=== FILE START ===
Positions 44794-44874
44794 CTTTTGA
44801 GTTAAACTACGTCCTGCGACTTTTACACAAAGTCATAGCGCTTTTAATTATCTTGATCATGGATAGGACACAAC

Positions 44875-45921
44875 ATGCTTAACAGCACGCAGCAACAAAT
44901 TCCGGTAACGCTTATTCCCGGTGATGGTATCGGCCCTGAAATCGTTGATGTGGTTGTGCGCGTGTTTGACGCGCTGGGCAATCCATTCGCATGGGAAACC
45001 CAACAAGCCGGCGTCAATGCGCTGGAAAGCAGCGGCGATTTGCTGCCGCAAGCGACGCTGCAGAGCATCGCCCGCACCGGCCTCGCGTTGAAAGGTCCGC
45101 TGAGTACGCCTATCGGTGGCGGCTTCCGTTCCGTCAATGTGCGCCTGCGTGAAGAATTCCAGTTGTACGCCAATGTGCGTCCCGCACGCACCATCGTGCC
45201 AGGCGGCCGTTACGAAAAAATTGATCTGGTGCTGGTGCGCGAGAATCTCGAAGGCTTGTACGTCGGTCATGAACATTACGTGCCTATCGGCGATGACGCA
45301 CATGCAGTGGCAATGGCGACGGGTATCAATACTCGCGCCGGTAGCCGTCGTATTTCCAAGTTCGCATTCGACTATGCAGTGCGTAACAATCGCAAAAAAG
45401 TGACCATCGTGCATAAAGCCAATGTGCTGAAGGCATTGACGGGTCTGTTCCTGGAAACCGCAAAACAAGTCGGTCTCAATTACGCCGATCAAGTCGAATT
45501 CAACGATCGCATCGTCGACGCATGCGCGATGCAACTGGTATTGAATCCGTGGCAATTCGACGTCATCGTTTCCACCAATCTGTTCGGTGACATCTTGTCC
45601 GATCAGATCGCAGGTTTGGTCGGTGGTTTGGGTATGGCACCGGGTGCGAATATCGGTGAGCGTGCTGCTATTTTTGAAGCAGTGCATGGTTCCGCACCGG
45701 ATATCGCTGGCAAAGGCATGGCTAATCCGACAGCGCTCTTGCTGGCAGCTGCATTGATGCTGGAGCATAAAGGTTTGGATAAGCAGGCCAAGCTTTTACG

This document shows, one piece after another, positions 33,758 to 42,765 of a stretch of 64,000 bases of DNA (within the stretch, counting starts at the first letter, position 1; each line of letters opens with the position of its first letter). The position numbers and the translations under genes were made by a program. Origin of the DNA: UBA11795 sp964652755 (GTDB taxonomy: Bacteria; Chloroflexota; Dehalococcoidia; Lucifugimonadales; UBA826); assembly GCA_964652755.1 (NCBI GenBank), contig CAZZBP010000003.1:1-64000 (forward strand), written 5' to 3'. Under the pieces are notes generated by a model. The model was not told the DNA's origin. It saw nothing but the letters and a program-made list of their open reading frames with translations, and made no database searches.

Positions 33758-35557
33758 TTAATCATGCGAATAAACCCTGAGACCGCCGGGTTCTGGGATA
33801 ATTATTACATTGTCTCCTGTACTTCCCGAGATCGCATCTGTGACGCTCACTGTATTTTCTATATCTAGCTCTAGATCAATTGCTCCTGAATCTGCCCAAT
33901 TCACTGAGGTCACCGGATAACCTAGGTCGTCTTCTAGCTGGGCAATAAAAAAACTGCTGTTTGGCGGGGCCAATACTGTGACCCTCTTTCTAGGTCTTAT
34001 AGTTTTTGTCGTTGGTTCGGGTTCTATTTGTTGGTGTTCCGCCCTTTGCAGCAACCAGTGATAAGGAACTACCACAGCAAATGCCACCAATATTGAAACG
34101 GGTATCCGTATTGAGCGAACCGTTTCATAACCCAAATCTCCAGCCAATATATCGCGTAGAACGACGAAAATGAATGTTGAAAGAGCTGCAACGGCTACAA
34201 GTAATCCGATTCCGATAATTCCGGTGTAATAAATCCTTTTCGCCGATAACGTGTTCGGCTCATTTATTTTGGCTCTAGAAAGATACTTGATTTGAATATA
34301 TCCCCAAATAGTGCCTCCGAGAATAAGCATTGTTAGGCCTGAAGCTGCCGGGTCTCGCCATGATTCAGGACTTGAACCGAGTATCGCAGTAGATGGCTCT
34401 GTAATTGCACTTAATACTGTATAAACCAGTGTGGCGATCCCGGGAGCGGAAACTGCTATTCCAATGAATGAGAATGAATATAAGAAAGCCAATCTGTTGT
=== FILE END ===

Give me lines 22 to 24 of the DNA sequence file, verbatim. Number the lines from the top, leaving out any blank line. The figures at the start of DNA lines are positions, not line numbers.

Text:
34201 GTAATCCGATTCCGATAATTCCGGTGTAATAAATCCTTTTCGCCGATAACGTGTTCGGCTCATTTATTTTGGCTCTAGAAAGATACTTGATTTGAATATA
34301 TCCCCAAATAGTGCCTCCGAGAATAAGCATTGTTAGGCCTGAAGCTGCCGGGTCTCGCCATGATTCAGGACTTGAACCGAGTATCGCAGTAGATGGCTCT
34401 GTAATTGCACTTAATACTGTATAAACCAGTGTGGCGATCCCGGGAGCGGAAACTGCTATTCCAATGAATGAGAATGAATATAAGAAAGCCAATCTGTTGT